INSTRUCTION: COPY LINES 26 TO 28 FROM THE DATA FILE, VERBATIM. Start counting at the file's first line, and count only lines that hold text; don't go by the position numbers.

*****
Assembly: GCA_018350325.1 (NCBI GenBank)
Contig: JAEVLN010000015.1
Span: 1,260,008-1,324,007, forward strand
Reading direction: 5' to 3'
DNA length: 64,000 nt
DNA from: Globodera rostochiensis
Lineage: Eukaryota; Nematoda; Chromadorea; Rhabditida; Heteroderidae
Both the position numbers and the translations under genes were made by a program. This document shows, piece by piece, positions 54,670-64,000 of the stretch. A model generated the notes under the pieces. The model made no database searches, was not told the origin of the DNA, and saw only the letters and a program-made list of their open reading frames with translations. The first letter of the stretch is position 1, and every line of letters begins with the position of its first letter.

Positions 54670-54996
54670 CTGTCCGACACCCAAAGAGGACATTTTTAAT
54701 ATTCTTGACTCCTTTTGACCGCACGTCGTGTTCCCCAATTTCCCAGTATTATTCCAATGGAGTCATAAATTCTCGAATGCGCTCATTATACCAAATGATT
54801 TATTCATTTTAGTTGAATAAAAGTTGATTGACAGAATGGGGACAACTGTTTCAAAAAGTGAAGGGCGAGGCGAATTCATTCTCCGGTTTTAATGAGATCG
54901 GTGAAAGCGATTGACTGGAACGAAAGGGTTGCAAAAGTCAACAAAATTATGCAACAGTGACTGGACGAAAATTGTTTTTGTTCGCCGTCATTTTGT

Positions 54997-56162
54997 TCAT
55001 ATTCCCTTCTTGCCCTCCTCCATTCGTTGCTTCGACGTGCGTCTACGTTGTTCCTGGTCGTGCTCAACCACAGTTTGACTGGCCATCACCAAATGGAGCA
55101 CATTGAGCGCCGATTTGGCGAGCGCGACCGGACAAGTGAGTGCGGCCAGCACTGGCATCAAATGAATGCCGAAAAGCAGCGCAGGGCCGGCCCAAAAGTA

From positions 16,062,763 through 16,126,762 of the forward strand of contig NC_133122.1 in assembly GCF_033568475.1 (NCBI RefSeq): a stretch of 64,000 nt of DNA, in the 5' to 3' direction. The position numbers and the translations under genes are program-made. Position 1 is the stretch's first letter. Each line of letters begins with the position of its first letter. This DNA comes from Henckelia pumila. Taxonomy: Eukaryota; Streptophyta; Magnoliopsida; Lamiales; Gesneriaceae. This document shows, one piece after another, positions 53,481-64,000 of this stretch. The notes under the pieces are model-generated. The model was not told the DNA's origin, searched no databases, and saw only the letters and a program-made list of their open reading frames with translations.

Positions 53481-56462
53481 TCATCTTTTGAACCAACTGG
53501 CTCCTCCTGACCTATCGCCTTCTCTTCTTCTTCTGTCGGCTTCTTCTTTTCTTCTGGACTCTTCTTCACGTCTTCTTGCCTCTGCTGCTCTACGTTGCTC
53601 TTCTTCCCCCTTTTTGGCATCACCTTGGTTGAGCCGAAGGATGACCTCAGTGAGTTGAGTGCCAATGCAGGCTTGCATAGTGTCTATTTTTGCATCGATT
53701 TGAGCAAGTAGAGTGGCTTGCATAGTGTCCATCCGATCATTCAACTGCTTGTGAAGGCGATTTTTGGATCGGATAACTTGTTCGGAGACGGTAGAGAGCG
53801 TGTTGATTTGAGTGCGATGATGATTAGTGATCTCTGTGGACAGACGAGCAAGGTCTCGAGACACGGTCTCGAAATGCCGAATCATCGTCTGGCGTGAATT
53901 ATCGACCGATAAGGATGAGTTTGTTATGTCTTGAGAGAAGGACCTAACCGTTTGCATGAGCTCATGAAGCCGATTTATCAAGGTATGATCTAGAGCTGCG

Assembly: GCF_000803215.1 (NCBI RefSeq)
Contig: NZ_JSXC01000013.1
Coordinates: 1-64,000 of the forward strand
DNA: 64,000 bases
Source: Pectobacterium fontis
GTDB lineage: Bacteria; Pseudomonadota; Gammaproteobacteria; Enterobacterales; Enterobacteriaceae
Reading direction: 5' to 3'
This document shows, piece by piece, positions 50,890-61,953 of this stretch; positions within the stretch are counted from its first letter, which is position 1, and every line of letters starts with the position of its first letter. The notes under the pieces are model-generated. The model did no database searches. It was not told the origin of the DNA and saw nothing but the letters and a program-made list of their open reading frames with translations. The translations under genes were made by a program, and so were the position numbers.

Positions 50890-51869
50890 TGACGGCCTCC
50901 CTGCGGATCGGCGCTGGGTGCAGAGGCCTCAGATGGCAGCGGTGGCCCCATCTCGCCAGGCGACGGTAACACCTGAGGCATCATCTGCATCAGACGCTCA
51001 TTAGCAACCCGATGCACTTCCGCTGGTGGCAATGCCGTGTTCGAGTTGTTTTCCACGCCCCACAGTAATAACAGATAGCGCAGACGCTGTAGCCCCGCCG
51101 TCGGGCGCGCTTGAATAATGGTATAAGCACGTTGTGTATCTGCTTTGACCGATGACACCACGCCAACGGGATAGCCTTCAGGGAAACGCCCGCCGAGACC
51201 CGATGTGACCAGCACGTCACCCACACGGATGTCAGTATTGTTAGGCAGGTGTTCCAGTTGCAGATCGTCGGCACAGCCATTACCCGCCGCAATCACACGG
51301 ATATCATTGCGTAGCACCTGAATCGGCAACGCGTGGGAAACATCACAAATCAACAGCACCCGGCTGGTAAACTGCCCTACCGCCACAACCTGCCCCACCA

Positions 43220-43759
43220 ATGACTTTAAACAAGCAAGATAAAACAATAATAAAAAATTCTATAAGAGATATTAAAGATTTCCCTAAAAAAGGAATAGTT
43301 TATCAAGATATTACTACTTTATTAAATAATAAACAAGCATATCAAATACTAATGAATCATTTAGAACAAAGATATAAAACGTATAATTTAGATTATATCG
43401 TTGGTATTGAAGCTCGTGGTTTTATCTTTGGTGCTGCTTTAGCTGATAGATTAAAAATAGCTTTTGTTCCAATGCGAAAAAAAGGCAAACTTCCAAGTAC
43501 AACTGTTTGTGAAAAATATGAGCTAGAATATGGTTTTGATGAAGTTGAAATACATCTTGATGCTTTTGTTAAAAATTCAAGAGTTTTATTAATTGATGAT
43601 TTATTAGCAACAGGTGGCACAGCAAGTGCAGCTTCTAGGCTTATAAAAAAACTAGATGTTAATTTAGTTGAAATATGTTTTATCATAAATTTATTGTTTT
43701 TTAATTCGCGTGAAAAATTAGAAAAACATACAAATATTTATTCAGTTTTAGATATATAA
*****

Assembly: GCF_000803215.1 (NCBI RefSeq)
Contig: NZ_JSXC01000013.1
Coordinates: 1-64,000 of the forward strand